The Assemblies of God may not be on the frontlines, broadcasting their positions on political issues, but that's a calculative move, according to the head of the denomination.
"We've never wanted our political position to become a barrier to first and fundamentally reaching people with the saving news of Jesus Christ. So we've been careful not to elevate our political message above the salvific message," said General Superintendent Dr. George O. Wood.
Wood was responding to a question Tuesday during a live Q&A session that was broadcast live on the Web. The e-mailed question pointed out that other denominations seem to often step forward sooner, sharing their positions on political issues, well before the Assemblies of God.
While the Pentecostal church body does issue statements on such issues as abortion and immigration, Wood encouraged caution especially when their mission is to reach unchurched people.
If a visitor walked into a church where there were sign-up tables for political causes, the visitor may first see the church's political stance and never sit down to hear the Gospel message, Wood pointed out.
"The political cause turns them away from an opportunity to first reach their heart and soul and their eternal destiny," he explained. "We are concerned first with the eternal destiny of people because we believe there is salvation in no one other than in Jesus Christ.
"We don't want to put up any roadblocks that hinder us getting that message [out] that Jesus Christ came to save you from your sins and to give you eternal life."
Moreover, once a person becomes a follower of Jesus, as the new believer studies the Bible, that will inform their political and personal opinions, he noted.
The Assemblies of God is one of the largest Pentecostal denominations in the country with over 1.7 million members and 2.9 million adherents. In contrast to what mainline Protestant denominations have been facing for decades, the Pentecostal body has continued to see gains in adherents.
During Tuesday's "Ask the Superintendent" webcast, Wood addressed a number of hot topics, including homosexuality, speaking in tongues and the prosperity gospel.
The act of homosexuality represents an offense against God and morality, he said, and that "permanently disqualifies a person from holding ministerial credentials."
The church body "may have some latitude if a person has come out of homosexuality and has had an enduring or continuing record of morality in their life," Wood added, but districts – or regional governing bodies – are free to look at that on a case by case basis.
Regarding the Assemblies of God's doctrine on "speaking with other tongues," Wood reaffirmed the act as the initial physical evidence of the baptism in the Holy Spirit.
Just as "the initial physical evidence of being baptized in water is that you are wet, the initial physical evidence of being baptized in the Holy Spirit is speaking in other tongues," Wood underscored.
"This is in the DNA of the Pentecostal movement. It's in our DNA," he said. "One of the aspects of returning to first love and remembering first love is that we go back to the purity of the experience of the Holy Spirit that our forefathers had."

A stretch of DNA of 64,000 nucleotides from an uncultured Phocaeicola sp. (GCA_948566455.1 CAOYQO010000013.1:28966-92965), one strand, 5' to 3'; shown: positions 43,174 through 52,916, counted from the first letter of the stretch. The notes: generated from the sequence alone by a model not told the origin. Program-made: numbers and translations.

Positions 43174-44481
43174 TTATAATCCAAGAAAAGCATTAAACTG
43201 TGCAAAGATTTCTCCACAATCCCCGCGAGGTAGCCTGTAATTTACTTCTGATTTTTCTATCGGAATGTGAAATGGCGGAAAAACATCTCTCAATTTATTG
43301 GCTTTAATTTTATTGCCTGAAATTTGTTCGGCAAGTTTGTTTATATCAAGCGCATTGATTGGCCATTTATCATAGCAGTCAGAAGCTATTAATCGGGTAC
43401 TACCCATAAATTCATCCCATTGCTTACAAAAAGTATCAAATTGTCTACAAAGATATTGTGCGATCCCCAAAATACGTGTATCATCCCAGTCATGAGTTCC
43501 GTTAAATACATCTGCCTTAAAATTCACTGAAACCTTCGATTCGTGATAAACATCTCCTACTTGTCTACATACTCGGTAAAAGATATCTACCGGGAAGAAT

The superintendent encouraged pastors and churches to preach on such spiritual gifts in order to see an increase in spirit baptisms.
"Where something is not preached, where it's not emphasized, where it's not taught, it doesn't happen," he said.
He further made clear that the "focus on the Holy Spirit is so that we might enhance the personality and the power and presence of Jesus Christ in our lives and in our churches."
Responding to a question on the prosperity gospel, or the teaching that believers have a right to the blessings of health and wealth and that they can obtain these blessings through positive confessions of faith, Wood strongly rejected it.
"There are so many gimmicks in the body of Christ," he said, "so many charlatans that are out there in the Christian media that are basically saying 'send me $100 and watch God bless you."
"This is just nonsense," he asserted.
"If the money that has been wasted by Christians on these people who live the lifestyle of kings and queens and do little to advance the Gospel of Jesus Christ had been spent instead on mission and on Christian higher education and upon this generation, we would be a lot further down the road than we are and these people are going to answer to God."
Wood elaborated on Scripture passages that mention blessings.
"We have to take the truth of Scripture – the Lord loves a cheerful giver; what you sew, you reap some 30 fold, some 60 fold, etc. But that also has to be measured against the motive for giving. The motive for giving is not give in order to get. The motive for giving is to bless God, bless His work and bless other people," he explained.
As he envisioned the future of the Pentecostal body, Wood said the focus should be on evangelism, discipleship, compassion and worship. Worldwide, the Assemblies of God counts over 64 million adherents and it hopes to reach 100 million by the year 2020. If the body reaches its goal, it would be among the three largest recognized Christian communities in the world, Wood said.
But, "it's not a matter of competition," he noted. "We just need to reach unreached people."